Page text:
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The Story

The young Clara creeps downstairs on Christmas Eve to play with her favourite present – a Nutcracker. But the mysterious magician Drosselmeyer is waiting to sweep her off on a magical adventure.

Read more… (Contains spoilers)


Pyotr Il’yich Tchaikovsky’s Nutcracker score was commissioned by the director of the Russian Imperial Theatres, following the resounding success of The Sleeping Beauty in 1890. Marius Petipa created the scenario, which is based on a fairytale by E.T.A. Hoffmann, and Lev Ivanov provided the choreography. The Nutcracker was first performed in 1892 at the Mariinsky Theatre in St Petersburg. It initially had a poor reception, but its combination of enchanting choreography and unforgettable music has since made it one of the most loved of all ballets.

In Peter Wright’s classic production for The Royal Ballet, the stage sparkles with theatrical magic – a Christmas tree grows before our eyes, toy soldiers come to life to fight the villainous Mouse King and Clara and the Nutcracker are whisked off to the Kingdom of Sweets on a golden sleigh. Tchaikovsky’s score contains some of ballet’s best-known melodies, from the flurrying Waltz of the Snowflakes to the dream-like Dance of the Sugar Plum Fairy – all brilliantly set in Wright’s choreography. Julia Trevelyan Oman’s designs draw upon 19th-century images of Christmas, making this magical production perfect for the festive season.

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On Wikipedia

The Nutcracker (Russian: Щелкунчик, Балет-феерия / Shchelkunchik, Balet-feyeriya; French: Casse-Noisette, ballet-féerie) is a two-act ballet, originally choreographed by Marius Petipa and Lev Ivanov with a score by Pyotr Ilyich Tchaikovsky (op. 71). The libretto is adapted from E.T.A. Hoffmann's story The Nutcracker and the Mouse King. It was given its première at the Mariinsky Theatre in St. Petersburg on Sunday, December 18, 1892, on a double-bill with Tchaikovsky's opera Iolanta. Although the original production was not a success, the 20-minute suite that Tchaikovsky extracted from the ballet was. However, the complete Nutcracker has enjoyed enormous popularity since the late 1960s, and is now performed by countless ballet companies, primarily during the Christmas season, especially in North America. Major American ballet companies generate around 40 percent of their annual ticket revenues from performances of The Nutcracker. Tchaikovsky's score has become one of his most famous compositions, in particular the pieces featured in the suite. Among other things, the score is noted for its use of the celesta, an instrument that the composer had already employed in his much lesser known symphonic ballad The Voyevoda.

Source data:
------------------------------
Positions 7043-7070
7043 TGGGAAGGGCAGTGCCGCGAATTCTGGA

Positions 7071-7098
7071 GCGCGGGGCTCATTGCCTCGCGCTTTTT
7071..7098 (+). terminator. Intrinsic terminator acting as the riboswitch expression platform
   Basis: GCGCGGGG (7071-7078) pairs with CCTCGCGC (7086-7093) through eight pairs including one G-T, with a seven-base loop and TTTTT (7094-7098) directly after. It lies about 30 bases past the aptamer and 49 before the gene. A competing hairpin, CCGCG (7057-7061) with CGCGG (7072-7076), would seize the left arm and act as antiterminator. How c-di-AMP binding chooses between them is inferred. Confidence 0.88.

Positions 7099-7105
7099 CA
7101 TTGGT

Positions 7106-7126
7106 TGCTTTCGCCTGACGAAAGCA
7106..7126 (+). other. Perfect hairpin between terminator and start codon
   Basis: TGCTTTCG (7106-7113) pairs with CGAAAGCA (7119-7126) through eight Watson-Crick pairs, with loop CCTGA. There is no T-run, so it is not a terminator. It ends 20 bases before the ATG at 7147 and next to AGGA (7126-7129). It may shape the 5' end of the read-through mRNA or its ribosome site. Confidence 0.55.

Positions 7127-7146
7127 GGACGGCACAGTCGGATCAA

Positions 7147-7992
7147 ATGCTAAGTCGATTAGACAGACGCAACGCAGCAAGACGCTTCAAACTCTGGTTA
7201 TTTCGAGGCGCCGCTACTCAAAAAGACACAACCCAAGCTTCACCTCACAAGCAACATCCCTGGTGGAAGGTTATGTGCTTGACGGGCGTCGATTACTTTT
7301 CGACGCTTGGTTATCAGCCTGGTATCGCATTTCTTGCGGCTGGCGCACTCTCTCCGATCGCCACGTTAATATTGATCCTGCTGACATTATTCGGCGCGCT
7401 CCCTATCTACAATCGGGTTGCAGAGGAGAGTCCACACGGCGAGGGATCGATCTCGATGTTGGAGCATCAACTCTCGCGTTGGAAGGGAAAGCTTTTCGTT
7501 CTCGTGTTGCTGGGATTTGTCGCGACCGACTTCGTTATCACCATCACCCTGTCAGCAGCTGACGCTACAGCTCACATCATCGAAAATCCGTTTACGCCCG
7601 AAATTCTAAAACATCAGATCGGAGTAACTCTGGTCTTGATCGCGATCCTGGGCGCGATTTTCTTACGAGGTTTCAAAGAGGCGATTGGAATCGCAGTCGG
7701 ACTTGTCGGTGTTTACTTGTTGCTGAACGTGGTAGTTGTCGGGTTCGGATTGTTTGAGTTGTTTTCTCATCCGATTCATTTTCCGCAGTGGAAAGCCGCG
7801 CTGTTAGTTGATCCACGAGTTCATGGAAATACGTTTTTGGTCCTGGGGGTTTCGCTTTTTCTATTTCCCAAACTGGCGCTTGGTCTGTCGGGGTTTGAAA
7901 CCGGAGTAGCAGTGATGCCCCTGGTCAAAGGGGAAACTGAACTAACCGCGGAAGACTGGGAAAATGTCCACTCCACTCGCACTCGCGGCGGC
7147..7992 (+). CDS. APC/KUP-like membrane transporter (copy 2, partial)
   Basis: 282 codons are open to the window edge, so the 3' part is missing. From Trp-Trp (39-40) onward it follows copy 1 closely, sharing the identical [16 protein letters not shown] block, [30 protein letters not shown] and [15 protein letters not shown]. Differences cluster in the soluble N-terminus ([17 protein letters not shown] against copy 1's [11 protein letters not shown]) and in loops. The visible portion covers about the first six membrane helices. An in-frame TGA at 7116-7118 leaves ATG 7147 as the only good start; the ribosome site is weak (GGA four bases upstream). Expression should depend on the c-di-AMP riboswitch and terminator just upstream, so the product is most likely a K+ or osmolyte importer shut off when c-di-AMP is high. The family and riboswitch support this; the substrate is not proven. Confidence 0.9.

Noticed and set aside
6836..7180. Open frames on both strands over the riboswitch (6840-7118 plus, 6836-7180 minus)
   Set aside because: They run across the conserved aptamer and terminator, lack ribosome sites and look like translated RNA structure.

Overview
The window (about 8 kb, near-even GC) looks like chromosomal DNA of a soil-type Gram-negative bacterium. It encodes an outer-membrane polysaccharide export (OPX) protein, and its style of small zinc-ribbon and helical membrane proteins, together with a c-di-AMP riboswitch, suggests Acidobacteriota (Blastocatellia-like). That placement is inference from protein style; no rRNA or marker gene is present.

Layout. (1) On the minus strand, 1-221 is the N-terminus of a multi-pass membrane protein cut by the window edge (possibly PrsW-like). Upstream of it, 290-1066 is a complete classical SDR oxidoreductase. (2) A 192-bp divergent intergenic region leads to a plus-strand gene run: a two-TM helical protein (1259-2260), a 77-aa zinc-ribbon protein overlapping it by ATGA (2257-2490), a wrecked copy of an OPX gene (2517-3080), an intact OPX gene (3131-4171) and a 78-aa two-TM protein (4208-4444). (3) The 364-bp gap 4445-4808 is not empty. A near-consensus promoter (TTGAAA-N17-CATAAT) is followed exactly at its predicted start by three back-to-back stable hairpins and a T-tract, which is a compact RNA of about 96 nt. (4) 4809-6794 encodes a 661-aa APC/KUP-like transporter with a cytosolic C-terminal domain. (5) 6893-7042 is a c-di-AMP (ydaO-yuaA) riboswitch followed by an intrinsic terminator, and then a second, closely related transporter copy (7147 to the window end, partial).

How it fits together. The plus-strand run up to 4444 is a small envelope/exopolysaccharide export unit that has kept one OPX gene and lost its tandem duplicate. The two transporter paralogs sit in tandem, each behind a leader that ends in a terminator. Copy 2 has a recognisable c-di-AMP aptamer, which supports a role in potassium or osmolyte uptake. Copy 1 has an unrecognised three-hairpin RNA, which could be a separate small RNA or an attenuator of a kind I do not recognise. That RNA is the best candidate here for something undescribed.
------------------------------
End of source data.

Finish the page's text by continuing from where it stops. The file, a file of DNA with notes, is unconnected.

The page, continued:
Abstract taken from the Wikipedia article The Nutcracker, available under a Creative Commons license.